Baku Ateshgah (Azerbaijani: Atəsgah), often called the “Baku Fire Temple”, is a religious temple similar to a castle in Surakhani city. Based on the Persian inscriptions the temple was used as a Hindu, Sikh and Zoroastrian place of worship. “Atash” (ạtsẖ) is a Persian word for fire. The Pentagonal complex, which has a courtyard surrounded by cells for monks and a tetrapillary altar in the middle, was built during the 17th and 18th centuries. This temple was abandoned in the late 19th century, probably because of the diminishing Hindu population in the surrounding area. The natural eternal flame extinguished in 1969 after nearly a century of oil and gas exploitation in the area, but is now lit by gas from Baku.
Baku Ateshgah was the pilgrimage and philosophical center of the Zoroastrians from the northwestern Indian subcontinent, who were involved in trade with the Caspian region via the famous “Great Road”. The four sacred elements of their belief were: ateshi (fire), badi (air), abi (water), and heki (earth). The temple ceased to be a place of worship after 1883 with the erection of oil plants (industries) at Surakhani.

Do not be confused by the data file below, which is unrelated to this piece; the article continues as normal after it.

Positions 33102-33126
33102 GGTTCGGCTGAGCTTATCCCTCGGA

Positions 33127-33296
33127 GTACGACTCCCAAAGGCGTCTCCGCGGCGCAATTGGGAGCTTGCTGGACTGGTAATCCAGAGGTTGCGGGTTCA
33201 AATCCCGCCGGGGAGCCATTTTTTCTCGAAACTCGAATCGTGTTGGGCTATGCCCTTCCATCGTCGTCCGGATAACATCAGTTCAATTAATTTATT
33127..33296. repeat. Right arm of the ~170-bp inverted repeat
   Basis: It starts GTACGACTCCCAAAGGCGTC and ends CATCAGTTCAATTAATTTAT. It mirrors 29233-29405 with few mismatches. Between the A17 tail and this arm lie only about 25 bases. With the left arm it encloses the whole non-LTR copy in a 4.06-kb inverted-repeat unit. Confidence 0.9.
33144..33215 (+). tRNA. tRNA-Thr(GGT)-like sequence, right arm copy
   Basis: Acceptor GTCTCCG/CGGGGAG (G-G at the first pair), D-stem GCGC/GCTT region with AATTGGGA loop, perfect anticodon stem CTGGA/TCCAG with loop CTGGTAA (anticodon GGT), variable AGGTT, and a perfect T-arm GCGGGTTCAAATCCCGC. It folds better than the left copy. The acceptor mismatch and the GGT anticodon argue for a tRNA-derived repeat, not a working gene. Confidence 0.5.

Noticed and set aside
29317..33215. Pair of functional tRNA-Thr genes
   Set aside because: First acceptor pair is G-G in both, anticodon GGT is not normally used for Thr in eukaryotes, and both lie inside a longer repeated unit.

The complex was turned into a museum in 1975. The Ateshgah Fire Temple was nominated for a UNESCO World Heritage Site in 1998, and on December 19, 2007, by the decree of the President of Azerbaijan, it was declared a National Historic and Architectural Reserve.
My dear adventurers, once again we have come to the end of our post. Time just flies so fast when you are having a good time! At the end of this post, I would like to thank my friends from National Tourism Promotion Bureau of Azerbaijan and Azerbaijan Airlines for this incredible adventure and Boulevard Hotel Baku for their huge efforts to make our stay unforgettable and I felt like at home.
How do you like this post about National Park Gobustan? Have you maybe had a chance to visit Azerbaijan before? I would like to share with me your experience! In a couple of days we will continue our adventure in Azerbaijan, and I will show you one interesting Lahij village which I visited during my visit. Stay tuned!
If you have a question, comment, suggestion or message for me, you can write me down in the comments. Of course, as always you can contact me via mail or social media, which you can find on the CONTACT page.